When Jesse Vollmar told his mom he wanted to start a technology company that utilized data to help farmers run their business, his mother was worried. It wasn't the business plan that had her concerned but the uncertain future.
After all, she has some experience with uncertainty. She’s a farmer.
“Why don’t you just get a job with Google? You will move up so fast and be running the show there and have a paycheck,” Dawn Vollmar recalls telling him.
She wasn’t too surprised with their son’s career choice though. He had been building technology for their fifth-generation organic farm in Michigan for years. But FarmLogs, which Jesse founded with Brad Koch, a high school friend, is a far cry from the grain elevator database he built for his family back in college.
The software utilizes various sets of big data, like those from the National Weather Service, with detailed precipitation information, and the National Agricultural Statistics Service, which supplies crop history for 23 million fields in the form of satellite imagery.
And it’s safe to say her son has a stable future ahead of him. FarmLogs recently announced it had received $4 million in investor financing. Although the platform is only two years old, it is used by 5 percent of row farmers in the U.S. and across 130 countries. Their growth was spurred in part by their participation at Y Combinator, a prestigious startup boot camp of sorts, which aids startups with seed capital and connections in the industry, in exchange for equity in the company.
FarmLogs simplifies almost every aspect of running a farm: budgeting for the season, scheduling and monitoring work on far-flung fields, finding market commodity prices, and reminding farmers when to bring their tractors in for service. The software utilizes various sets of big data, like those from the National Weather Service, with detailed precipitation information, and the National Agricultural Statistics Service, which supplies crop history for 23 million fields in the form of satellite imagery.
While big data is starting to be used in nearly every business sector, farming has lagged behind. Startups that might be inclined to distill large quantities of data for customers are “ignoring farming,” says Vollmar. And the companies that are using big data on the fields are expensive and lack the knowhow and nimbleness of tech startups. FarmLogs combines the field experience with technical knowhow, and they offer free versions of their software for farmers.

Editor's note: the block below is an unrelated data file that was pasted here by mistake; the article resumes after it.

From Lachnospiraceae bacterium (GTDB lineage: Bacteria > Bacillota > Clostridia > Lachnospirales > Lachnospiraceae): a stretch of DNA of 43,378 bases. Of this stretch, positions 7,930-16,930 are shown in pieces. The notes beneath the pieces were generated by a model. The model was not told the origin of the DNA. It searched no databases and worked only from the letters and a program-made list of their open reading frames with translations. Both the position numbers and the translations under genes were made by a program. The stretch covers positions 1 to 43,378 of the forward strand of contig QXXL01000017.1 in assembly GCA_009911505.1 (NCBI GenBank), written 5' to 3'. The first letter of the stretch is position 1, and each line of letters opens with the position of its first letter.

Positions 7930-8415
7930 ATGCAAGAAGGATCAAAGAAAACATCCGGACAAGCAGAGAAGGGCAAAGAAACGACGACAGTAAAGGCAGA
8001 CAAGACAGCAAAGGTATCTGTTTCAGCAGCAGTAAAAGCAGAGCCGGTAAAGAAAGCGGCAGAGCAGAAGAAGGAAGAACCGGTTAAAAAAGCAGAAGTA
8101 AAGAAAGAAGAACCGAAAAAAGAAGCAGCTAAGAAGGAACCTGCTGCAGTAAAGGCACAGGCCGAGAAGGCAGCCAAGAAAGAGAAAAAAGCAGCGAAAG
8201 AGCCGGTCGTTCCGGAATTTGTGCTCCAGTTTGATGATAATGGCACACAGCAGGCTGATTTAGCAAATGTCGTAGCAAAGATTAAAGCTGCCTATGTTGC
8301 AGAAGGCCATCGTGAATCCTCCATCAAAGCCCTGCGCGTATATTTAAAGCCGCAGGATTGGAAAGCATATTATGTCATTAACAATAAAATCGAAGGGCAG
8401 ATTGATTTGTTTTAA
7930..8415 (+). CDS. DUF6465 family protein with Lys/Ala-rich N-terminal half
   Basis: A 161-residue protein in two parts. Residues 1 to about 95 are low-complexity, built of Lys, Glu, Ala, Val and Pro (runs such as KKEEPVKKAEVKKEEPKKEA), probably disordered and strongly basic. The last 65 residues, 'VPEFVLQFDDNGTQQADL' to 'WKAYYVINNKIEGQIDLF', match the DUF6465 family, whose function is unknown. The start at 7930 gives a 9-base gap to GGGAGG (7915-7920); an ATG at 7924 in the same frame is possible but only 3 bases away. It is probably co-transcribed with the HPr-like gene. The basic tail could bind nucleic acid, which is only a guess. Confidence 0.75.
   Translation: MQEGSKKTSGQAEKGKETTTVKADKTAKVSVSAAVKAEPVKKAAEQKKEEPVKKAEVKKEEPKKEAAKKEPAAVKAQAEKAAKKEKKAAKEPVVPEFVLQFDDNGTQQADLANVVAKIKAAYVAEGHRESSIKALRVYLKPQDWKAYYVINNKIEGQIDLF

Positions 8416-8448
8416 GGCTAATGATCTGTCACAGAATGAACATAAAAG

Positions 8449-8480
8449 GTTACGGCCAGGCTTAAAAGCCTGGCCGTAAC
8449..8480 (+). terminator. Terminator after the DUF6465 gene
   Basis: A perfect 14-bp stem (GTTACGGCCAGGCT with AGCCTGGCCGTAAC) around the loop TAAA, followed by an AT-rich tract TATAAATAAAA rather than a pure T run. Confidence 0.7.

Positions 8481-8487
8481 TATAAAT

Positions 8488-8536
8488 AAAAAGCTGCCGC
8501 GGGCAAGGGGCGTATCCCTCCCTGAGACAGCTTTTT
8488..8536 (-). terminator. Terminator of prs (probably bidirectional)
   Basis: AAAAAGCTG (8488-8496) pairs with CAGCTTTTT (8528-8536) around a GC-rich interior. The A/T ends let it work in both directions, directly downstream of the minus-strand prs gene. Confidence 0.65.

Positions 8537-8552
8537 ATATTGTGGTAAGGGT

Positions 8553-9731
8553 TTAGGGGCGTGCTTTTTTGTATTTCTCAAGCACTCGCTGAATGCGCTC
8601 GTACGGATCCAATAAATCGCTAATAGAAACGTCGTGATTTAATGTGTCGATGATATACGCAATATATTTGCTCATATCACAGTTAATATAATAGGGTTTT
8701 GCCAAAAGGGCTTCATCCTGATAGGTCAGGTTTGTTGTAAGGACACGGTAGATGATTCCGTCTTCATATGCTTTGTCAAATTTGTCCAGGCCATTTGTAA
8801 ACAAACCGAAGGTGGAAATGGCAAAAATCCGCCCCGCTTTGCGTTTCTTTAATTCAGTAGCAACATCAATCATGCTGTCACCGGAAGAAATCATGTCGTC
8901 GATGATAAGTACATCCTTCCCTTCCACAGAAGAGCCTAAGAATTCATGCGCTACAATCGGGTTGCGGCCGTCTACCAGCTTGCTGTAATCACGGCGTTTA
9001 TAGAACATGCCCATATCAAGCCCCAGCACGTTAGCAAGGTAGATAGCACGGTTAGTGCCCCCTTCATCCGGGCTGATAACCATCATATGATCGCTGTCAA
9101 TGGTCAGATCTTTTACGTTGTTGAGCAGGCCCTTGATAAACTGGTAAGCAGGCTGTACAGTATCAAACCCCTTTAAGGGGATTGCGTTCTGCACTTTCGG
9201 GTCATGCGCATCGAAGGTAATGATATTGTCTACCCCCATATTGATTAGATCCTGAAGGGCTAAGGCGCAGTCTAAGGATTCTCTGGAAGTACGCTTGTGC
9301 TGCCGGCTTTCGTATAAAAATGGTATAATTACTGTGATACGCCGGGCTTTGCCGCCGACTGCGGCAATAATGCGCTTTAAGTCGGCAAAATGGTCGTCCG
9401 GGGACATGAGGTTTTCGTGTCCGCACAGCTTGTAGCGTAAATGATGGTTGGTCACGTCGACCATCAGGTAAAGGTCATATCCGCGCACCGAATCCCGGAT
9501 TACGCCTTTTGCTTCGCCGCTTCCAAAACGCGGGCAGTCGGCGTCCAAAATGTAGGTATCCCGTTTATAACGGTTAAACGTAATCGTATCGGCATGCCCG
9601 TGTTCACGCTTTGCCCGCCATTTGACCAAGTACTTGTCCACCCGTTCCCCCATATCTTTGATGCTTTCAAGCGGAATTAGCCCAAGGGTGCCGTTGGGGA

“When you come into our product as a new farmer you can start clicking on your field and we already know the rain fall and crop history and what yield looks like for those fields,” says Vollmar. With this information, a budget for the season can be done in a matter of seconds, says Vollmar. “Agriculture really boils down to a science. It’s agronomy. And it can be optimized by applying data science.”
FarmLogs is cloud-based, meaning it lives online, is easily accessible to smartphones and can be updated on various platforms by many users. It also makes nimble development easier. FarmLogs pushes updates to its users regularly.
Dave Kermicle used various software systems and lots of spreadsheets before he started using FarmLogs to manage his 3,500 acres of corn, soybean, and wheat in Illinois. He doesn’t know what the cloud is, but he likes that his information is “just all there.” It’s not perfect, nothing is, he says. But when he calls FarmLogs with suggestions, he’s listened to, usually by Vollmar himself. Kermicle recently suggested adding more categories to the equipment maintenance feature. Those additions will be rolling out soon.
FarmLogs can also be particularly helpful for organic farms, where record keeping is key for certification.
The next stage for FarmLogs is to incorporate data from specific farms, small data, into the program by connecting tractors and combines to the internet. A simple dongle plugged into to a tractor will relay information, such as how much fertilizer was used in a particular area, how many seeds were planted, and eventually yield data. This information will be combined with the big data already in use. Was it the rain or the new seeds that helped this season? This data will help farmers find out. Vollmar expects to roll this out in beta in time for the upcoming wheat harvest, or summertime for those not on the fields.
‘One way that older generations can convince the family to step up and take over the farm is by being open minded to technology.’
Farmlogs was obviously inspired by Vollmar’s upbringing, but FarmLogs also developed out of frustration. “Big companies like John Deere and Trimble really have not been making the right kind of improvements at the pace that the broader technology industry has moved at,” he says. But big-ag may be catching up. Climate Corporation, which combines useful data for farmers along with insurance, was recently purchased by Monsanto. John Deere, DuPont, and Dow Chemical have joined forces to use data relayed from tractors to make recommendations to farmers on planting, seeds, fertilizers and other inputs.
Farmers are no longer asking if they need technology but what kind, says Vollmar. “Internet connectivity out in rural areas has now reshaped what’s possible.”
Even those farmers who are still skeptical get something out of Vollmar’s sales pitch. “This is a way for you to bridge the gap between your sons and your grandsons that you want to take over the farm,” he tells them. “I think that one way that older generation can convince the family to step up and take over and be part of the farm is by being open minded to technology and allowing them to utilize that on their farm.”
Although his family’s farm uses his technology, Vollmar won’t be taking over the family farm himself anytime soon. For now, working on FarmLogs, he says, “is the way for me to make the biggest impact on the farming community.”